We also tested SNPs that were associated with fasting glucose for association with BMI using in silico GWAS data from the GIANT (the Genetic Investigation of Anthropometric Traits) Consortium (32) and for association with femoral neck and lumbar spine BMD in GEFOS (16).
A total of 26 SNPs associated with BMD at genome-wide levels of significance were tested for association with type 2 diabetes and seven continuous glycemic parameters. None of the SNPs reached the a priori P value threshold of 2.4 × 10−4 using conservative Bonferroni correction. Three SNPs were nominally associated (P < 0.05) with two diabetes-related traits: the hip BMD-raising allele (G) of SNP rs87939 (CTNNB1) was nominally associated with lower fasting insulin and lower HOMA-IR, the hip BMD-raising allele (A) of SNP rs1366594 (MEF2C) was associated with higher fasting insulin and higher HOMA-IR, and the spine BMD-raising allele (A) of SNP rs1999805 (ESR1) was associated with lower fasting insulin and lower HOMA-IR (Table 2).
We examined 513 SNPs in moderate-to-strong LD (r2 ≥ 0.5) with the BMD index SNPs for association with type 2 diabetes and glycemic traits. None of the SNPs reached our prespecified P value threshold (P = 2.6 × 10−4). The G allele at SNP rs2070852 (ARHGAP1), a near-perfect proxy for the index SNP rs7932354 (T) (r2 = 0.96), was associated with higher fasting glucose (β = 0.0104 mmol/L [SE 0.004], P = 9.0 × 10−3) (as would be predicted by the nominal association of the index SNP with the same trait). The minor alleles of three SNPs, rs4081640, rs2371445, and rs2371446, in strong LD (r2 > 0.8) with the index SNP rs487939 (CTNNB1), were associated with lower fasting insulin (−0.016 [0.005], P < 0.002) and HOMA-IR (−0.016 [0.005], P < 0.005) at slightly higher levels of significance compared with the index SNP. Likewise, the major alleles of three SNPs at ESR1 (rs3020348, rs3020349, and rs2982554) were associated with lower fasting insulin (−0.01 [0.004], P < 0.01) at a slightly higher level of significance than the index SNP rs1999805 (r2 > 0.9). No other SNPs correlated with the BMD-related index SNPs achieved significance levels <0.01 (Supplementary Table 1).
We examined 1,318 SNPs from nine BMD candidate genes for association with type 2 diabetes and glycemic traits (Supplementary Table 1). Thirteen SNPs at the locus ITGA1 were associated with fasting glucose at significance levels below our prespecified (Bonferroni-corrected) threshold of 7.7 × 10−5, of which 8 were below the study-wide significance threshold (Table 3 and Fig. 2). By assembling an in silico replication sample of 19,417 individuals, we achieved >75% power (α = 0.05) to detect 1 SD difference in fasting glucose. Therefore, the top 13 ITGA1 SNPs were examined for association with fasting glucose in the 12 additional cohorts. The major C allele of SNP rs6867040 was nominally associated with higher fasting glucose (P = 0.03) in a directionally consistent manner. None of the 13 SNPs reached genome-wide significance (P < 5 × 10−8) in the combined meta-analysis (Table 3). It is notable that variants in this locus, ITGA1, were noted to be among the top 10 most significant associations for five additional traits: type 2 diabetes, fasting insulin, HOMA-B, and 2-h glucose and insulin levels (Table 4).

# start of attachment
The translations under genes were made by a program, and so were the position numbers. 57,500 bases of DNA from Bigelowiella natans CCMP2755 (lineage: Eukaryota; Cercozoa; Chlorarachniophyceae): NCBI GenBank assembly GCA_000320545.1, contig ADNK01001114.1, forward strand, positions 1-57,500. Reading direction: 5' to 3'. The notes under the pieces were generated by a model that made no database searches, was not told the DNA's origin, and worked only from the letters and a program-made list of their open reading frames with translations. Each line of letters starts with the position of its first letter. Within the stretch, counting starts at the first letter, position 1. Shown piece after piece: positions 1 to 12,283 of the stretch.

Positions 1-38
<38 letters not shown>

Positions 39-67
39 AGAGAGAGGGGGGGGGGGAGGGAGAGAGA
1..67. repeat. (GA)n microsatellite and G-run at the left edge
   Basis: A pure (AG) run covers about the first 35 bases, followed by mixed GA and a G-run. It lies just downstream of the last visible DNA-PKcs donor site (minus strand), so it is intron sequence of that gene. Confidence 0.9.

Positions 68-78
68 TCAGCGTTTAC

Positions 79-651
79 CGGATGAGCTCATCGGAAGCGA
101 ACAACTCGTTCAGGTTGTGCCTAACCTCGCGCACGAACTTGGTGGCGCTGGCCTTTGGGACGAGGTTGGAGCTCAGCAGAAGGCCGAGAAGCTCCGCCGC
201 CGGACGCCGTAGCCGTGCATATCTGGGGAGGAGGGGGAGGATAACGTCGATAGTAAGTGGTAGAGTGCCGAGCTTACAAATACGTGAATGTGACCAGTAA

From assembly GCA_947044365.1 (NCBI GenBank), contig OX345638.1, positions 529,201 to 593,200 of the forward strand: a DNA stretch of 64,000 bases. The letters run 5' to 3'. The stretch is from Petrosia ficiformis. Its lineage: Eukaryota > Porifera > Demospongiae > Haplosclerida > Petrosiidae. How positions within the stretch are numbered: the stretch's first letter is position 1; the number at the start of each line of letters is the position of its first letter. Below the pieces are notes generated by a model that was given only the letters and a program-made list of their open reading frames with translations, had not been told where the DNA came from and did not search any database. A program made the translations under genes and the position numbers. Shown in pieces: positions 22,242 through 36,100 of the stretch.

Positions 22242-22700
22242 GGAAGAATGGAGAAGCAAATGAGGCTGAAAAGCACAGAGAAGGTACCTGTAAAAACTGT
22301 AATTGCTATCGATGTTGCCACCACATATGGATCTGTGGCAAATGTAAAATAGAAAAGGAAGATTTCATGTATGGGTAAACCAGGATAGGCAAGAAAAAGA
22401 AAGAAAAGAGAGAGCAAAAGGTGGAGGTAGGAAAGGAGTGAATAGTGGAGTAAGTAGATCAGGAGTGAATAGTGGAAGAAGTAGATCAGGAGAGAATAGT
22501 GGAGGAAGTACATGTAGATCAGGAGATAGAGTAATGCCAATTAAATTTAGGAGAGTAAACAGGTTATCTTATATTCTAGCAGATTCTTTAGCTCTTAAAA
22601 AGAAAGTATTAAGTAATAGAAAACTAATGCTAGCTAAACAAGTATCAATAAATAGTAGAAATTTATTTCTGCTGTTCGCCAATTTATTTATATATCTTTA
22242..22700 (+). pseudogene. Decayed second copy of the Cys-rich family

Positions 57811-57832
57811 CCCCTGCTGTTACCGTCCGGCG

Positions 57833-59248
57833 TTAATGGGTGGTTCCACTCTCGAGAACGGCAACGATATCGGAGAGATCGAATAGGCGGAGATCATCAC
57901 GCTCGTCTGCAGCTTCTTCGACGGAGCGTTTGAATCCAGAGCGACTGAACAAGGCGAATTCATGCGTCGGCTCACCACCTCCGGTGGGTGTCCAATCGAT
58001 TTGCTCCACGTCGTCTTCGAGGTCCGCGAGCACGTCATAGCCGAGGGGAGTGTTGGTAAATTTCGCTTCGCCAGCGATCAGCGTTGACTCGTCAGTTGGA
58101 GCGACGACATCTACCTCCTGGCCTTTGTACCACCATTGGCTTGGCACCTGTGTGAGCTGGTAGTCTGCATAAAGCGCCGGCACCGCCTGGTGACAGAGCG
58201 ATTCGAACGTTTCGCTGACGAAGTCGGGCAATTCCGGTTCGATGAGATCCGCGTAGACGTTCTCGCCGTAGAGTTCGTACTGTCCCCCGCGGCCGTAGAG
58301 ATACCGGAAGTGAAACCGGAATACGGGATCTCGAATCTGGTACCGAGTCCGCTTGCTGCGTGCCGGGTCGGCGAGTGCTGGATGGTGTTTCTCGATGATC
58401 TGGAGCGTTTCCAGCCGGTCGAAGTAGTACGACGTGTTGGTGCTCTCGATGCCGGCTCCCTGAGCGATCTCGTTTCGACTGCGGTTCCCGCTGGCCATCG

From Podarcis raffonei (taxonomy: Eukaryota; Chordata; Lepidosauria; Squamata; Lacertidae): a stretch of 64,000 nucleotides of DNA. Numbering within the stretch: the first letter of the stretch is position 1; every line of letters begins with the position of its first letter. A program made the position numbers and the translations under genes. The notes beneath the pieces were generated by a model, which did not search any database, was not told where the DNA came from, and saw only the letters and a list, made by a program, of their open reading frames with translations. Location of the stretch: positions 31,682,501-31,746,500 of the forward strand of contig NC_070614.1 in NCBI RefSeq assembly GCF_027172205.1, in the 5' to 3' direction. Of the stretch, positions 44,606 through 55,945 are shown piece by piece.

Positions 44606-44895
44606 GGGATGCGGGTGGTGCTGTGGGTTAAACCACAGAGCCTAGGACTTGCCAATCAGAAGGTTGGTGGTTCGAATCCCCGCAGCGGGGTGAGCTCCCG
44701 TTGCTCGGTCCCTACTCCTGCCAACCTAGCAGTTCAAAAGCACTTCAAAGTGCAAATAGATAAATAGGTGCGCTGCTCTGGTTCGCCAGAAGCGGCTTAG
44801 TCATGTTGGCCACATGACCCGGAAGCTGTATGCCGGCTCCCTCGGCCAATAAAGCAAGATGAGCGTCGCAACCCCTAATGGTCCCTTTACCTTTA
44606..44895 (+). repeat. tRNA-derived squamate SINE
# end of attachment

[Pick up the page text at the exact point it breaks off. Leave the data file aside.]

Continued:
To investigate the mechanism by which ITGA1 might influence type 2 diabetes and related traits, we examined the effect of these 13 SNPs on cis-gene expression of ITGA1 in liver and adipose tissue using eQTL analysis. ITGA1 expression was measured in adipose tissue using a 50–base pair probe (chromosome 5:52,284,986–52,285,035) available on the Illumina array and in liver tissue with a set of probes covering the length of the ITGA1 region (including the gene PELO) on the Affymetrix array. The major allele of six SNPs was associated with increased expression (β ranged from 0.089 to 0.107 [SE 0.043–0.044]) of ITGA1/PELO in liver tissue at P < 0.05, but no SNPs were associated with ITGA1 expression in adipose tissue (Table 5). Of note, in adipose tissue, the major alleles of the 13 SNPs were highly associated with lower PELO expression (effect estimates ∼0.05 [SE ∼0.01], lowest P < 2.0 × 10−4). To determine whether PELO or ITGA1 gene expression was driving the association seen in liver tissue of the ITGA1 expression, we examined probes for each exon individually. We noted that for all of the genetic variants, the SNPs appeared to have a stronger association with the ITGA1-specific probes than PELO-specific probes (an example figure of one of the SNPs, rs10512997, is provided in the Supplementary Data). ITGA1 and PELO are both expressed in liver, adipose, and pancreatic islets, although ITGA1 appears to have higher expression in these tissues (Supplementary Data).